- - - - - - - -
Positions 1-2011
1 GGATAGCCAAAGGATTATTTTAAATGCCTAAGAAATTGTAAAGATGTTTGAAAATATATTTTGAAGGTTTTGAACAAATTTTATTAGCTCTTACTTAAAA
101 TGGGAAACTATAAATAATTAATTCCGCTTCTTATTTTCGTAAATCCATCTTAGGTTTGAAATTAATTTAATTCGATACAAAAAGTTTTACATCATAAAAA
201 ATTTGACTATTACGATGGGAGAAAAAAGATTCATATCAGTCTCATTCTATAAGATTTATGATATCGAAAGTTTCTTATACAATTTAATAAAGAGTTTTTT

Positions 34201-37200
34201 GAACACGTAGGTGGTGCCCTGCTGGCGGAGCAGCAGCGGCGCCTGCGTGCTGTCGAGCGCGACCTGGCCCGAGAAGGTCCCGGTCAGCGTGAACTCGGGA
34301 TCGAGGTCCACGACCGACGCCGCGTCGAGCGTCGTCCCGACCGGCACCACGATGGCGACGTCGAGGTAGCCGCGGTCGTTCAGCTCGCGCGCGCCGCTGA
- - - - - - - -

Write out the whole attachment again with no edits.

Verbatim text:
Positions 1-2011
1 GGATAGCCAAAGGATTATTTTAAATGCCTAAGAAATTGTAAAGATGTTTGAAAATATATTTTGAAGGTTTTGAACAAATTTTATTAGCTCTTACTTAAAA
101 TGGGAAACTATAAATAATTAATTCCGCTTCTTATTTTCGTAAATCCATCTTAGGTTTGAAATTAATTTAATTCGATACAAAAAGTTTTACATCATAAAAA
201 ATTTGACTATTACGATGGGAGAAAAAAGATTCATATCAGTCTCATTCTATAAGATTTATGATATCGAAAGTTTCTTATACAATTTAATAAAGAGTTTTTT

Positions 34201-37200
34201 GAACACGTAGGTGGTGCCCTGCTGGCGGAGCAGCAGCGGCGCCTGCGTGCTGTCGAGCGCGACCTGGCCCGAGAAGGTCCCGGTCAGCGTGAACTCGGGA
34301 TCGAGGTCCACGACCGACGCCGCGTCGAGCGTCGTCCCGACCGGCACCACGATGGCGACGTCGAGGTAGCCGCGGTCGTTCAGCTCGCGCGCGCCGCTGA